The game is also not shy and touches on sensitive subjects, and the way in which they can change people as well as their souls forever. Not every subject is easy to face, but they're not just inserted with the intention of shocking for free or something, they are there because there is a real reason for them to be developed during the story.

    A good psychological horror game needs to involve the player, making him feel immersed in that world of suspense and strangeness, and the Bloober Team did it masterfully, once again. The Medium brings a devastating universe, which holds you until the last second with a roller coaster of emotions.

    Living in two worlds is complicated

    The gameplay mechanics of The Medium mix simplicity and a lot of creativity. Generally speaking, you can walk and run with Marianne, interact with objects, and utilize the protagonist's spiritual powers. The nuances of using these mechanics are what make the journey through the game so special, especially when we alternate between the real and the spiritual, even being able to manipulate these two worlds at the same time.

    Throughout the gameplay, we have to explore the environments in search of clues in order to progress. These clues can be objects that have strong bonds with certain people, and when we touch them we activate the so-called Echoes, with which we can hear dialogues with important hints about what happened in that place. Many of these objects are also important for triggering scenes about those people, expanding our understanding of the narrative.

    In general, you need to find objects to complete some kind of puzzle, and thus proceed in the story. Nothing too complicated, as the objective is to immerse you in the atmosphere of the game and not waste too much time unraveling some riddle. The rhythm works very well in The Medium.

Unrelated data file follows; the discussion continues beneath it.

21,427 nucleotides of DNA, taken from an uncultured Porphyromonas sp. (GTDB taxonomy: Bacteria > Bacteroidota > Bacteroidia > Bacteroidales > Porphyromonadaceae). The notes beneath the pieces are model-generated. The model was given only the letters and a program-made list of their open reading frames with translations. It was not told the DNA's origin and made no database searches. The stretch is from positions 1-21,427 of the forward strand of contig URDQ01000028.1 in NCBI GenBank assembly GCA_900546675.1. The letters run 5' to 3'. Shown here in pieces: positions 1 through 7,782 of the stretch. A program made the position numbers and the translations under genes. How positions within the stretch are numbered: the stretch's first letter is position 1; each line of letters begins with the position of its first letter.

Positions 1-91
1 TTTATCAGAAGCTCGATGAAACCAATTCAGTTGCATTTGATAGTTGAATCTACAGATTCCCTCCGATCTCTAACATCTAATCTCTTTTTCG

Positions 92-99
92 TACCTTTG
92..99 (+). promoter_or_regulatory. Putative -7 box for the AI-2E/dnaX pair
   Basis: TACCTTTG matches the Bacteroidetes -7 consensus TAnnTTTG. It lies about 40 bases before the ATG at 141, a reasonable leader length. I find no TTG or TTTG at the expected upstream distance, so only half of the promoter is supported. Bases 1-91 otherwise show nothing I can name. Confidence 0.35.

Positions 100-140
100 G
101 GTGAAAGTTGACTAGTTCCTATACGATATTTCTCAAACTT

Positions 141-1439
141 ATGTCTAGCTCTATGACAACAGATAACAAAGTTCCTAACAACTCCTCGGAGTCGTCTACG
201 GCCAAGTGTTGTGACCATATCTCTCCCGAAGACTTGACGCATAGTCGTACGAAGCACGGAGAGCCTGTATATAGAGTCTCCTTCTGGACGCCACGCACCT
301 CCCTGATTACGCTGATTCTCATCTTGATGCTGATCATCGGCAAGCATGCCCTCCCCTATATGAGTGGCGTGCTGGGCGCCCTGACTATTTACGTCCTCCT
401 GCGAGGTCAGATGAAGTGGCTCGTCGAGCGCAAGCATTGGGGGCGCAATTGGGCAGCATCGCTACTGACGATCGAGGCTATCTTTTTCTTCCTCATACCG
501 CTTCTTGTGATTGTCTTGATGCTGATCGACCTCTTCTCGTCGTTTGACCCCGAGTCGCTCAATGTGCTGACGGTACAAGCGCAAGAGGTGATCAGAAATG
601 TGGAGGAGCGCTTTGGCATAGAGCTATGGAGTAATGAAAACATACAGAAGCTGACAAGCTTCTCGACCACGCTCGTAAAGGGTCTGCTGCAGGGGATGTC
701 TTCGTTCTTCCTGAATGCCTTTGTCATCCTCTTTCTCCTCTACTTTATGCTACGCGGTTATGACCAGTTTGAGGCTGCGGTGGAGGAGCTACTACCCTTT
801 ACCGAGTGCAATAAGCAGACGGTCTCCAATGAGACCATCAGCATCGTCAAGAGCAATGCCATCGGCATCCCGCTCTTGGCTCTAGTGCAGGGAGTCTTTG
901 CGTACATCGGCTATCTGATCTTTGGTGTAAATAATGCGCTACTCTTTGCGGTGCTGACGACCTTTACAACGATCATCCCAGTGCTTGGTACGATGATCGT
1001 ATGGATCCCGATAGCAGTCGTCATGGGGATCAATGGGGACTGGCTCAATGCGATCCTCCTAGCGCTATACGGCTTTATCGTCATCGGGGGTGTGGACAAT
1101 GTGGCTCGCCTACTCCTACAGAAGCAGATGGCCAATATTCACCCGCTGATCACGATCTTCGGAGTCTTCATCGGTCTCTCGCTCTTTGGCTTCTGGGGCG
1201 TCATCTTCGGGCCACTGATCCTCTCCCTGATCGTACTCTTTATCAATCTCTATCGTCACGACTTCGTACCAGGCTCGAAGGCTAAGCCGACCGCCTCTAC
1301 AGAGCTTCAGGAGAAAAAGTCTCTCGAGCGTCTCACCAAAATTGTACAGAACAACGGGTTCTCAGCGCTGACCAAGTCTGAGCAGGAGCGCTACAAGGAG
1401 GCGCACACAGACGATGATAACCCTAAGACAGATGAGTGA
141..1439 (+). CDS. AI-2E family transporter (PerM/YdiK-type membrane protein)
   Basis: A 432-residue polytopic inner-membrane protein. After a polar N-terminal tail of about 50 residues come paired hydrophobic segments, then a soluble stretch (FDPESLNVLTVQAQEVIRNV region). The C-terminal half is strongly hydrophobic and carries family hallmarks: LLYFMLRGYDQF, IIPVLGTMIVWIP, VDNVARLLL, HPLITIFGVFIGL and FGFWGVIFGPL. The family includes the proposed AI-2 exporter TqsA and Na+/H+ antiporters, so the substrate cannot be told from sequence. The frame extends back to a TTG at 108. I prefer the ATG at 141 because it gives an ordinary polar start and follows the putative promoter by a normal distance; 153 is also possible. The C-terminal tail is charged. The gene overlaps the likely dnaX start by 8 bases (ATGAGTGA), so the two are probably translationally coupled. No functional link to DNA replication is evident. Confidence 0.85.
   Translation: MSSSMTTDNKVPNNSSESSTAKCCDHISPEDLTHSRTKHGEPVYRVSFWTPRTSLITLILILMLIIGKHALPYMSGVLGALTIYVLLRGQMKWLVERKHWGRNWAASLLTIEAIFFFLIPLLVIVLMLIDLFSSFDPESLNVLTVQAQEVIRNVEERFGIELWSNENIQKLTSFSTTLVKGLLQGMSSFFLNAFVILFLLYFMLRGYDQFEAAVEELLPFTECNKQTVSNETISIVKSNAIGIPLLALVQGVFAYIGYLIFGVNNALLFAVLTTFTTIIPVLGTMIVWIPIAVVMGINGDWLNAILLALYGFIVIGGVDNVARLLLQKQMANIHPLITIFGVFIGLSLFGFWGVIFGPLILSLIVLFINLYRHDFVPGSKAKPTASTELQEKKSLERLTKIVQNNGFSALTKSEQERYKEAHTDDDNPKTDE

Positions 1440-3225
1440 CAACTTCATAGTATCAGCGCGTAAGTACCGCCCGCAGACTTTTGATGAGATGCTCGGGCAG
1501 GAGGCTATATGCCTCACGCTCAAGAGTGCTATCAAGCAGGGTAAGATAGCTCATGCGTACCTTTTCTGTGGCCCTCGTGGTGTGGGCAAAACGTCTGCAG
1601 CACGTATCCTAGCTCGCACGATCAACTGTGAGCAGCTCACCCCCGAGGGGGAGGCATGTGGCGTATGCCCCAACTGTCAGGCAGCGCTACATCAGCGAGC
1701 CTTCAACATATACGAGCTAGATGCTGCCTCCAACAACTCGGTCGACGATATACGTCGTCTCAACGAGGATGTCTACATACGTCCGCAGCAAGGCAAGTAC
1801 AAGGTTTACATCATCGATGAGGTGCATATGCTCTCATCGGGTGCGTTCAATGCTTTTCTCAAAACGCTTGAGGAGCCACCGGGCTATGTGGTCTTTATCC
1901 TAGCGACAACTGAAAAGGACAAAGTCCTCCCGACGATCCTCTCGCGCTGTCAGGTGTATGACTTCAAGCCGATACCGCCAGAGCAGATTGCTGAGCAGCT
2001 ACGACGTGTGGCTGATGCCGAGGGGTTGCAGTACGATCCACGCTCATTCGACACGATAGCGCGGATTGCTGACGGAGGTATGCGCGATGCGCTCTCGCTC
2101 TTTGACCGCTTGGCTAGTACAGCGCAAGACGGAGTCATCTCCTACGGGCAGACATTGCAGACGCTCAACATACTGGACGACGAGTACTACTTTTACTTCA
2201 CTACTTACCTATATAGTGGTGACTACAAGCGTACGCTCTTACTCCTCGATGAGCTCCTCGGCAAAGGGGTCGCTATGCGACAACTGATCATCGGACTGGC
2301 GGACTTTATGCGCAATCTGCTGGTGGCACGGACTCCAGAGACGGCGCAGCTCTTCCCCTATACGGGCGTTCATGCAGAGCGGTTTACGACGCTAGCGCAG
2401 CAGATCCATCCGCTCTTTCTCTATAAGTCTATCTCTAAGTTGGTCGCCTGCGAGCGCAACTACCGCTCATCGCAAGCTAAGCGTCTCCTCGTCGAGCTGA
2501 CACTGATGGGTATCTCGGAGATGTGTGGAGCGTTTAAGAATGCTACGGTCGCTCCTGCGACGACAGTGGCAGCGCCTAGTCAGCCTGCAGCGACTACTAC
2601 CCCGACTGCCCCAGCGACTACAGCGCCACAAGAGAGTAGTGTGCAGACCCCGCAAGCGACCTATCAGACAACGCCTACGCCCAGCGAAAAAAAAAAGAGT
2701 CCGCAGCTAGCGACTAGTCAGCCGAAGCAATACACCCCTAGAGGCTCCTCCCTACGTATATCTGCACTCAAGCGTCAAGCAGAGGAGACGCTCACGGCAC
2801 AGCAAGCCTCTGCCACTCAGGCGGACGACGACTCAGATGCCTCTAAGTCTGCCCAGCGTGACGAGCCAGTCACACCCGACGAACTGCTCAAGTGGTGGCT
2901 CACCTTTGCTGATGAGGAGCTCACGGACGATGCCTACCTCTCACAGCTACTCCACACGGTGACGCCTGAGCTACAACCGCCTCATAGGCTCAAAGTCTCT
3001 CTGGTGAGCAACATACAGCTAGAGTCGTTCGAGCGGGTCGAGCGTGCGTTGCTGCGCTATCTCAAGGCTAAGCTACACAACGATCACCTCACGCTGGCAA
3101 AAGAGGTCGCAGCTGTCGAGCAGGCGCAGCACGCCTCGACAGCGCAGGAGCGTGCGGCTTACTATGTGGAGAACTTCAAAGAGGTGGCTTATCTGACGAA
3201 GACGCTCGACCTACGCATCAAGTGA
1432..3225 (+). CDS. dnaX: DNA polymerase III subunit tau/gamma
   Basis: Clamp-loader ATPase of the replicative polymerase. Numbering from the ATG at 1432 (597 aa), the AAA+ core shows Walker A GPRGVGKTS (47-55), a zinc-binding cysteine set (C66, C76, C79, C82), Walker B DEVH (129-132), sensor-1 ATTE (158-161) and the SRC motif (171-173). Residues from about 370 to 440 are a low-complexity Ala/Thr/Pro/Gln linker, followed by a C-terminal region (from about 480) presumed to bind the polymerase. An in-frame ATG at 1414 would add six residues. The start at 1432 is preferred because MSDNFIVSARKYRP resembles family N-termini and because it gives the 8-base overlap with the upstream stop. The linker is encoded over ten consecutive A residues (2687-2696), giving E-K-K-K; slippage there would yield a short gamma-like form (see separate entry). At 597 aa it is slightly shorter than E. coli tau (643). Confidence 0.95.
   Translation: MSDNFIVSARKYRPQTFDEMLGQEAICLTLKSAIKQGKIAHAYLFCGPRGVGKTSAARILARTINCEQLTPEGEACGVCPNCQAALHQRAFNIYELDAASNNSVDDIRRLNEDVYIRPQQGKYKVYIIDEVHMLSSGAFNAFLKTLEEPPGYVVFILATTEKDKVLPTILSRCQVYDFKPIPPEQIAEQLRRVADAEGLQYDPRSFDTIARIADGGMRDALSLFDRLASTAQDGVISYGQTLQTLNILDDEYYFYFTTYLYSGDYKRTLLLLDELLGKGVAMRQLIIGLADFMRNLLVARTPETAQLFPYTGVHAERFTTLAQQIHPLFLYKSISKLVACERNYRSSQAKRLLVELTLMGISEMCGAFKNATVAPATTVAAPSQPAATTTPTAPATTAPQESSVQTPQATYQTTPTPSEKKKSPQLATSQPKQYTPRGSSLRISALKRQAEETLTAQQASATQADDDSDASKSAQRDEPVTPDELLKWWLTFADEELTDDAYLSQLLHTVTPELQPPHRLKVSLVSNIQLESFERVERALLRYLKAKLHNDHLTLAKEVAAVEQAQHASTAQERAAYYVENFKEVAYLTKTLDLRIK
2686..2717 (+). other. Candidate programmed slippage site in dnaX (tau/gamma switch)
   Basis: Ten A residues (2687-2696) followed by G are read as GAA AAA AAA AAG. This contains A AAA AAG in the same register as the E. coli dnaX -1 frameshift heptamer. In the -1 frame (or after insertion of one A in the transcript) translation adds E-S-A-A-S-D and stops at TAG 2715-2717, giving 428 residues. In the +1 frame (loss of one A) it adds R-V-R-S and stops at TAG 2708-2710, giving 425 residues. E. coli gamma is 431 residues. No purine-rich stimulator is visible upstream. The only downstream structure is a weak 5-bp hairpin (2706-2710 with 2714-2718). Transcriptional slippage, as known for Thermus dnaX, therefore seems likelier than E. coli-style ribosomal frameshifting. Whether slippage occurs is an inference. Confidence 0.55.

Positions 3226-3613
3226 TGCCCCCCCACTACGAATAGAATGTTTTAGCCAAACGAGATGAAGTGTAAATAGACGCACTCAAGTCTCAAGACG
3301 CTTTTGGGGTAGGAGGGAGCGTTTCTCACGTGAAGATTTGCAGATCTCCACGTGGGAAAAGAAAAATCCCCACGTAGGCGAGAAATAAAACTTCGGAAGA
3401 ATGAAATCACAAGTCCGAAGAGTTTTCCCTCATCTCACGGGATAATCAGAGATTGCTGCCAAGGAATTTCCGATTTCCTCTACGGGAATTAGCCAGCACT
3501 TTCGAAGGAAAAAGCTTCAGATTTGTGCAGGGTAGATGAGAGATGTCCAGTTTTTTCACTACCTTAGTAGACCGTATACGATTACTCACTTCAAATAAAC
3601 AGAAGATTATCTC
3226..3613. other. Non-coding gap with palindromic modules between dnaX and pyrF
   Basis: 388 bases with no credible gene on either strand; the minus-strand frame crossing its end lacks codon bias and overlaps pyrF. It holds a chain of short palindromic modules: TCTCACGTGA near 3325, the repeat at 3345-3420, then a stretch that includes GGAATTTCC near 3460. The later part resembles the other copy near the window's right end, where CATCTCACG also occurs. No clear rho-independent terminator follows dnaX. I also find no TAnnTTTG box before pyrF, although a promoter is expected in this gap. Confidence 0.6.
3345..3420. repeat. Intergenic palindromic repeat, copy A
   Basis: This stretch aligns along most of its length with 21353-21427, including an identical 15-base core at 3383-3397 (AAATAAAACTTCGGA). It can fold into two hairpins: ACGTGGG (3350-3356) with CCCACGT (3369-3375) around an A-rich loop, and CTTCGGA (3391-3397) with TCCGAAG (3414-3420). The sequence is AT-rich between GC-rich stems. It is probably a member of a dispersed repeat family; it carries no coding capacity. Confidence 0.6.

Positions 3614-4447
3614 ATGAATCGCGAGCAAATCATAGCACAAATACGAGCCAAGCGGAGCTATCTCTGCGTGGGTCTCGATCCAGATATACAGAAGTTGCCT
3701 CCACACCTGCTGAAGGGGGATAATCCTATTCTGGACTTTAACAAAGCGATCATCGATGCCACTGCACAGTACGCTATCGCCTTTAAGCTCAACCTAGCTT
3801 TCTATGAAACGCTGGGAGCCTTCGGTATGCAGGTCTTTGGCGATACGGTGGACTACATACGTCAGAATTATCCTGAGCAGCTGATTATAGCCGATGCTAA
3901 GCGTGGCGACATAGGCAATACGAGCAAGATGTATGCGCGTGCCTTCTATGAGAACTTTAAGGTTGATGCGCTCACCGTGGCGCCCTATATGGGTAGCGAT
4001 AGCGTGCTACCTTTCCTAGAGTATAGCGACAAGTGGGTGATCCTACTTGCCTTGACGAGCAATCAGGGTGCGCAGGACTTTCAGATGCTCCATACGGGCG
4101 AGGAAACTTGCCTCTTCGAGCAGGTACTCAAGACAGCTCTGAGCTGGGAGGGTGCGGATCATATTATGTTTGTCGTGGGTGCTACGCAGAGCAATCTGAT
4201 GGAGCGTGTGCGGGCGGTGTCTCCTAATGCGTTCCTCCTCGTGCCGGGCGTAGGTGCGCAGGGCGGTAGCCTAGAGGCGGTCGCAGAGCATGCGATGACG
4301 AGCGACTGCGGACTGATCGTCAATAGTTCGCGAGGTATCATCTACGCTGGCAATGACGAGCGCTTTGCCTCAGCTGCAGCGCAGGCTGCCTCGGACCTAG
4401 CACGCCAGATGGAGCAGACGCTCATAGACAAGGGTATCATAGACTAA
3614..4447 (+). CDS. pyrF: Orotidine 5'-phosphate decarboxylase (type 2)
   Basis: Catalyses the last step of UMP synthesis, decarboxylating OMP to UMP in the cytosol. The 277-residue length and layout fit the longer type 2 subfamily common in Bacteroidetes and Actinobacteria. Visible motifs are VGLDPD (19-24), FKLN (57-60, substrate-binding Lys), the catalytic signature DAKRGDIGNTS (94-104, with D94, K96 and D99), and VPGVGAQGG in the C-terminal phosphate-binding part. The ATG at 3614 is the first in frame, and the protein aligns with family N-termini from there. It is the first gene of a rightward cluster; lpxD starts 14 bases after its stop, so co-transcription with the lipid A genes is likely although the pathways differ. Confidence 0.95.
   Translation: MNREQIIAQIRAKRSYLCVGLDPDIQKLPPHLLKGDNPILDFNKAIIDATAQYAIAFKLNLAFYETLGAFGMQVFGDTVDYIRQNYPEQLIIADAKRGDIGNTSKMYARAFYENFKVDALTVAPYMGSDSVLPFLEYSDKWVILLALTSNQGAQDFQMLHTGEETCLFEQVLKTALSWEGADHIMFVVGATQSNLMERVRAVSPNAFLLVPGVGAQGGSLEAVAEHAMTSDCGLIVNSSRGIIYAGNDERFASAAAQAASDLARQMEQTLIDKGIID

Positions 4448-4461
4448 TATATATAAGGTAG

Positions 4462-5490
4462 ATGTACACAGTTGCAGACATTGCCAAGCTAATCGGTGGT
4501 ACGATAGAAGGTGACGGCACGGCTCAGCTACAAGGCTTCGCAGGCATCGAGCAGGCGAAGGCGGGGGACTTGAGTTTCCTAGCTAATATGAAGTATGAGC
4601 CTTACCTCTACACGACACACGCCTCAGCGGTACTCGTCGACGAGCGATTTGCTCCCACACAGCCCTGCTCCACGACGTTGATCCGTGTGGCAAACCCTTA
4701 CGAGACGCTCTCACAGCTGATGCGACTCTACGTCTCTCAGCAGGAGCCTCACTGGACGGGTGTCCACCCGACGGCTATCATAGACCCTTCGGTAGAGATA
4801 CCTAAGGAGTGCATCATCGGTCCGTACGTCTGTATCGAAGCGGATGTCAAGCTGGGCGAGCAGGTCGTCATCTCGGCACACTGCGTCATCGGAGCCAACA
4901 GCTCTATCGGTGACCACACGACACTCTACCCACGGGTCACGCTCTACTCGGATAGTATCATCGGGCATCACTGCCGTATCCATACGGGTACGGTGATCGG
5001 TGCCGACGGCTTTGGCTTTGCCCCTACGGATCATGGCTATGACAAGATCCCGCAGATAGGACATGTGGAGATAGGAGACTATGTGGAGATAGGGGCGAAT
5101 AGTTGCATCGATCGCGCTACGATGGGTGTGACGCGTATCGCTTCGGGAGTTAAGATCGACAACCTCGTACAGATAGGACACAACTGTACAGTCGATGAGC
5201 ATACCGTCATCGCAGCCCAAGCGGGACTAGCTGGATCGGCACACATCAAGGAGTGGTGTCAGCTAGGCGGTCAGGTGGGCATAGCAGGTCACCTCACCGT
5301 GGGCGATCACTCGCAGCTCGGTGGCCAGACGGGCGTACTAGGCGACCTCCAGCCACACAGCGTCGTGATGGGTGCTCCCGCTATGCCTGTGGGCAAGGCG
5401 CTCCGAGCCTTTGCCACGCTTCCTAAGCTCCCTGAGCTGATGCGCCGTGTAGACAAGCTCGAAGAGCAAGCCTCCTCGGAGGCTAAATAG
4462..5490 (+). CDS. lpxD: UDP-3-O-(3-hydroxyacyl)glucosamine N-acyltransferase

The main highlight of the gameplay of The Medium it is the question of Dual Reality. Marianne can explore the spirit world, and at certain moments in the game this occurs simultaneously with the real world. The game presents this dynamic with the screen split in two. When the developers revealed that this simultaneous Dual Reality would only happen 33% of the time, many complained, but believe me, they found the perfect balance to insert this idea, at least being their first game with this mechanic.

    Each world has its version of that same location, with different objects and barriers. It is up to the player to take a good look at his surroundings to find a way forward. When we are split-screen, we need to pay attention to what happens in both worlds, and for that the game adds some interesting features. Chief among them is spiritual energy. Marianne can absorb this energy in places that are scattered in scarce spots on the map, and thus access some special abilities, such as creating a barrier to pass through swarms of insects, or launching a charge of this energy to energize electricity breakers, and even ward off enemies. . Another interesting mechanic is the out-of-body experience, where the protagonist leaves her physical body to explore only the spirit world. All this is essential for solving the puzzles.